Senators delete P75-B ‘insertion’ in DPWH budget
After a heated debate, senators on Monday agreed to delete P75 billion in additional funding that was allegedly “inserted” into the budget of the Department of Public Works and Highways (DPWH).
Sen. Panfilo Lacson announced on the plenary floor that he and his colleagues arrived at a consensus to remove the additional DPWH funding after Public Works Secretary Mark Villar admitted that he had no prior knowledge of the insertions made by the Department of Budget and Management (DBM).
“During the break this representation and sponsor agreed to delete the P75 billion at the proper time … during the period of amendments,” Lacson said.
Sen. Loren Legarda, chair of the Senate finance committee, confirmed Lacson’s statement, saying: “I agree.”
Who are the planners?
The decision came after DPWH officials, along with Legarda, who was defending the agency’s budget on the plenary floor, were stumped by Lacson’s question about the planners of the projects to be funded from the P75 billion.
The Senate resumed debate on the P3.8-trillion proposed budget for 2019 on Monday.
The new budget did not clear Congress in December last year because of controversy over alleged pork allocations.
The government is operating on the 2018 reenacted budget.
Lacson had wanted to know who did the planning for the projects added to the DPWH budget by the DBM in the original budget proposal submitted to Congress.
“How can I answer that, Ping? Even they can’t answer that,” Legarda said. This was followed by a suspension that lasted about an hour.
Diokno accused of ‘insertion’
The issue came up when Lacson opened his questioning on House Majority Leader Rolando Andaya Jr.’s accusation that Budget Secretary Benjamin Diokno orchestrated the “insertion” of P75 billion into the proposed DPWH budget.
Andaya alleged that Diokno added huge amounts for infrastructure projects in the budget of the DPWH without its knowledge.
He said the additional funding included allocations for projects in Casiguran, Sorsogon province, where Diokno’s in-laws were incumbent officials.
DPWH records, however, showed that not a single centavo of the supposed P75-billion additional budget was allotted to Casiguran, contradicting Andaya’s information.
The documents showed that 25 legislative districts would receive more than the P705 million in infrastructure projects allotted for the first congressional district of Sorsogon, which includes Casiguran.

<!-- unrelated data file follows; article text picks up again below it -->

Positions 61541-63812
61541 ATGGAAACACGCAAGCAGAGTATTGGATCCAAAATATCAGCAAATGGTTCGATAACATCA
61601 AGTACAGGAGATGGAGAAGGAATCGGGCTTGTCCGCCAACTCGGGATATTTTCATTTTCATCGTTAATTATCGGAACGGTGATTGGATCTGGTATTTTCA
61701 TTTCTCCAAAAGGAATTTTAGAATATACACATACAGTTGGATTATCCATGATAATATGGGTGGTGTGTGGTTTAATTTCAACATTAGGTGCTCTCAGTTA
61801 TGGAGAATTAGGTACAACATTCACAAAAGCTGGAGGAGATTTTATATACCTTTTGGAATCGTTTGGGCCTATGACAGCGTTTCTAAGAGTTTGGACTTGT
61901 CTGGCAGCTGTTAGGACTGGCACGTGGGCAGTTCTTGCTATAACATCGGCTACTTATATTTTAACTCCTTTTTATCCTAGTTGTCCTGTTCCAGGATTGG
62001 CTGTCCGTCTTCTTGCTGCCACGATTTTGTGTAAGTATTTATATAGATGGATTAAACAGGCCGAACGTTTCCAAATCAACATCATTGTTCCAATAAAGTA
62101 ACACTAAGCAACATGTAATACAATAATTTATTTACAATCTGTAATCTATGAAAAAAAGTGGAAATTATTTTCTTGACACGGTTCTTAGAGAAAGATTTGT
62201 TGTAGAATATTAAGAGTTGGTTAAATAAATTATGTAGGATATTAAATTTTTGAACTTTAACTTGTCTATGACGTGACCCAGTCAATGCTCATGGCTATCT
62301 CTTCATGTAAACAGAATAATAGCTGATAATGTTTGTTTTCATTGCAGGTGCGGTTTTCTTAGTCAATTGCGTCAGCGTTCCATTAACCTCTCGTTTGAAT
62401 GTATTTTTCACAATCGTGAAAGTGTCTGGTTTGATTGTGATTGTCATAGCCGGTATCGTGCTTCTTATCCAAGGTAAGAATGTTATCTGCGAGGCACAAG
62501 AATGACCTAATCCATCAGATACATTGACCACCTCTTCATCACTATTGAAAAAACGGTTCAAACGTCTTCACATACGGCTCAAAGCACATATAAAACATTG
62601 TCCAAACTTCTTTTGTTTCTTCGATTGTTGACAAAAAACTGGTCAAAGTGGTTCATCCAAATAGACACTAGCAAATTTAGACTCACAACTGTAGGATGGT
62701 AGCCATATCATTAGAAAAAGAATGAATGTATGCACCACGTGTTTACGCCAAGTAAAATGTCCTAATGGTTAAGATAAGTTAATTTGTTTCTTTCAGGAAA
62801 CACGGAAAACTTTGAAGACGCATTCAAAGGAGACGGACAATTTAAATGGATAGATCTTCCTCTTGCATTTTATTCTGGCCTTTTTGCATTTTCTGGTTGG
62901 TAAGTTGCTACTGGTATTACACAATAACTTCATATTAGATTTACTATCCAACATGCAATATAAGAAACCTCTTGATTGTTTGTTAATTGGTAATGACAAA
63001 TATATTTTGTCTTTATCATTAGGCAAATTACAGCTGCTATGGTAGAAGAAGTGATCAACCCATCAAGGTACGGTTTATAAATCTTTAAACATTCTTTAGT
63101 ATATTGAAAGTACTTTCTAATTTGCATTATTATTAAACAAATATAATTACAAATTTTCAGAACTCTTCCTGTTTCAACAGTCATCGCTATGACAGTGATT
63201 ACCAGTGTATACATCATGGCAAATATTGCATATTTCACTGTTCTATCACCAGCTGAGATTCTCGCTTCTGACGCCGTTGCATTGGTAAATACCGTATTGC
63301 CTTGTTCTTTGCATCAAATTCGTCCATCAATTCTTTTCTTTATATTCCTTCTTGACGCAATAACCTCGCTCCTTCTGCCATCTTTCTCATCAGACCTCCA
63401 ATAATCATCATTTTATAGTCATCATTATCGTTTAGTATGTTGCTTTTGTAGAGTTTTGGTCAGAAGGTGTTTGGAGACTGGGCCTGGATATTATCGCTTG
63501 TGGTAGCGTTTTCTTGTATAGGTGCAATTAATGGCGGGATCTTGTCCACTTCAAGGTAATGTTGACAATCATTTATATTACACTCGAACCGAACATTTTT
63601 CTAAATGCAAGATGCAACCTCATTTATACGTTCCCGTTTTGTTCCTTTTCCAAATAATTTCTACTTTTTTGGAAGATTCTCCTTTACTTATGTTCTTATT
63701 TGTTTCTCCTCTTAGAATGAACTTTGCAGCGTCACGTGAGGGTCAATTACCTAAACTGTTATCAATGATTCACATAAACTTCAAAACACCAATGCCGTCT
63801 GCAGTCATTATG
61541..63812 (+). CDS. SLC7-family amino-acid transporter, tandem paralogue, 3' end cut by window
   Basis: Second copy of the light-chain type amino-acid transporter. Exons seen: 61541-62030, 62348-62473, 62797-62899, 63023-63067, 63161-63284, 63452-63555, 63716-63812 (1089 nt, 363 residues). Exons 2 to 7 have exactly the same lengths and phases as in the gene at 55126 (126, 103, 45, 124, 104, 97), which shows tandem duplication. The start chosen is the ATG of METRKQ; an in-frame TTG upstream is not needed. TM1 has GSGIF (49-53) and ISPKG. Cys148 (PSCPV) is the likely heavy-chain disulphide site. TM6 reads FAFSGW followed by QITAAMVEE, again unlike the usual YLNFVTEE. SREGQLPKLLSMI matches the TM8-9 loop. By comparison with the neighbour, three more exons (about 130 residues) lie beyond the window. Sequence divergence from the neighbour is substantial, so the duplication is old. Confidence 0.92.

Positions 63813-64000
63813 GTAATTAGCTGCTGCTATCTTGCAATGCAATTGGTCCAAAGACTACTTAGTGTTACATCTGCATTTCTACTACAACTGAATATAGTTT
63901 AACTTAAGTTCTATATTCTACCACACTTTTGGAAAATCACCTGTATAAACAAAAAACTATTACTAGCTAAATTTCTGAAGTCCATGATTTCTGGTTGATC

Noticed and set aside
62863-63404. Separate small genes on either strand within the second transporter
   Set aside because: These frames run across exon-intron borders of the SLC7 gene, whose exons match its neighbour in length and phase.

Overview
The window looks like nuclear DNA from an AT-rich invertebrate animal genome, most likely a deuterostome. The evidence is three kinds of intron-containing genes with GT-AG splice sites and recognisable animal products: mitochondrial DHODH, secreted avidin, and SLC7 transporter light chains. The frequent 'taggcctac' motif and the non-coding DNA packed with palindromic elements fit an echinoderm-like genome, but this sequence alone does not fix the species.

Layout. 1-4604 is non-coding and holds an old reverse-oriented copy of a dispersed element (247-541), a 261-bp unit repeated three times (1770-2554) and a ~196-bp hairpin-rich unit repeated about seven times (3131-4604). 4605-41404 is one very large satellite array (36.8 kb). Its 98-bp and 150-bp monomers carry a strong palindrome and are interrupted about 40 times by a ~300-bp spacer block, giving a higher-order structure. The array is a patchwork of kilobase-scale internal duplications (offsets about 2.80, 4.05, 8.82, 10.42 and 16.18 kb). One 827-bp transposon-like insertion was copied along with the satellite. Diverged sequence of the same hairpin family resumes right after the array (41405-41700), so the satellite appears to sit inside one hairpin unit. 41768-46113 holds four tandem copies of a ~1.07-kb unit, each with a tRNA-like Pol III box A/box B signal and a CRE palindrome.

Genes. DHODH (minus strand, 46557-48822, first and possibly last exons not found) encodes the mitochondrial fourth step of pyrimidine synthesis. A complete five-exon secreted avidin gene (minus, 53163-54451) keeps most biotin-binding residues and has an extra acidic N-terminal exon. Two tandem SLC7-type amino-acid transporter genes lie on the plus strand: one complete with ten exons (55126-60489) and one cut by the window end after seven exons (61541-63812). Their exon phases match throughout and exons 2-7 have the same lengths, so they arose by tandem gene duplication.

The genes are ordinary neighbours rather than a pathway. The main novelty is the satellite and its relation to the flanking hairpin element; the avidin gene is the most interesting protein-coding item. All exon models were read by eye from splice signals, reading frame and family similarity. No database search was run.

Among the recipients of flood control and road projects for 2019 are the lone district of Romblon (P4.74 billion), Abra (P4.1 billion), second district of Albay (P3.7 billion), first district of Samar (P3.3 billion), first district of Davao del Norte (P2.9 billion), first district of Agusan del Norte (P2.87 billion), second district of Palawan (P1.76 billion) and third district of Tarlac (P1.51 billion).
The documents formed part of the National Expenditure Program (NEP) submitted by the DBM to Congress as the draft budget for 2019.
Andaya divulged supposed irregularities in the allotment of funds for flood mitigation projects after Lacson claimed that billions of pesos in pork had been allocated to the legislative districts of Andaya and Speaker Gloria Macapagal-Arroyo.
Diokno strongly rejected Andaya’s claims, dismissing them as “illusory.”
Legarda, in defending the DPWH budget, repeatedly confirmed that Villar learned about the P75 billion only after he had received a copy of the NEP.
She said the DPWH initially requested a budget ceiling of P651 billion from the DBM, similar to its 2018 budget.
But the DBM approved only P480 billion, reasoning that this year’s budget was cash-based.
But the DPWH learned later that the DBM submitted to Congress a budget of P555 billion for the DPWH under the NEP.
“I am told that upon submission of the NEP, that is when Secretary Villar realized or saw the P75 billion, [which was added to the] P480 billion,” Legarda said.
“Is that standard practice?” Lacson asked.
Part of budgetary process
Legarda echoed Diokno’s earlier answer to Andaya’s accusations: “It’s part of budgetary process. The budget emanates from the agencies, and the DBM may add to or subtract from the budgets for the agencies.”
Minority Leader Franklin Drilon chimed in, saying he wondered what could have triggered the DBM’s decision to add a large amount to the DPWH budget.
Legarda answered: “There was fiscal space. There were more projects that could be implemented. That’s part of budgetary process.”
But Drilon objected: “I take exception to [you saying it’s] part of budgetary process … Suddenly there was light that made them realize there was P75 billion?”
Senate President Pro Tempore Ralph Recto joined the debate by pointing out that the NEP was called the President’s budget precisely because it was the prerogative of the President, whose alter-ego was the DBM chief, to prepare the spending bill as he saw fit.
But Drilon rejected the argument, saying the DBM’s acts indicated arbitrariness and abuse of discretion.
Sen. Sherwin Gatchalian asked Legarda: “Regarding the P75 billion, who identified the projects? How can they submit the NEP if there was no identification?”
Lacson butted in: “The bigger concern is how do they implement? The DPWH did not know P75 billion was added.”
“It is in the NEP. It is listed, it’s not a lump sum, it’s itemized, these are line item projects,” Legarda said.
Lacson shot back: “Who planned the projects that did not come from them (DPWH)?”
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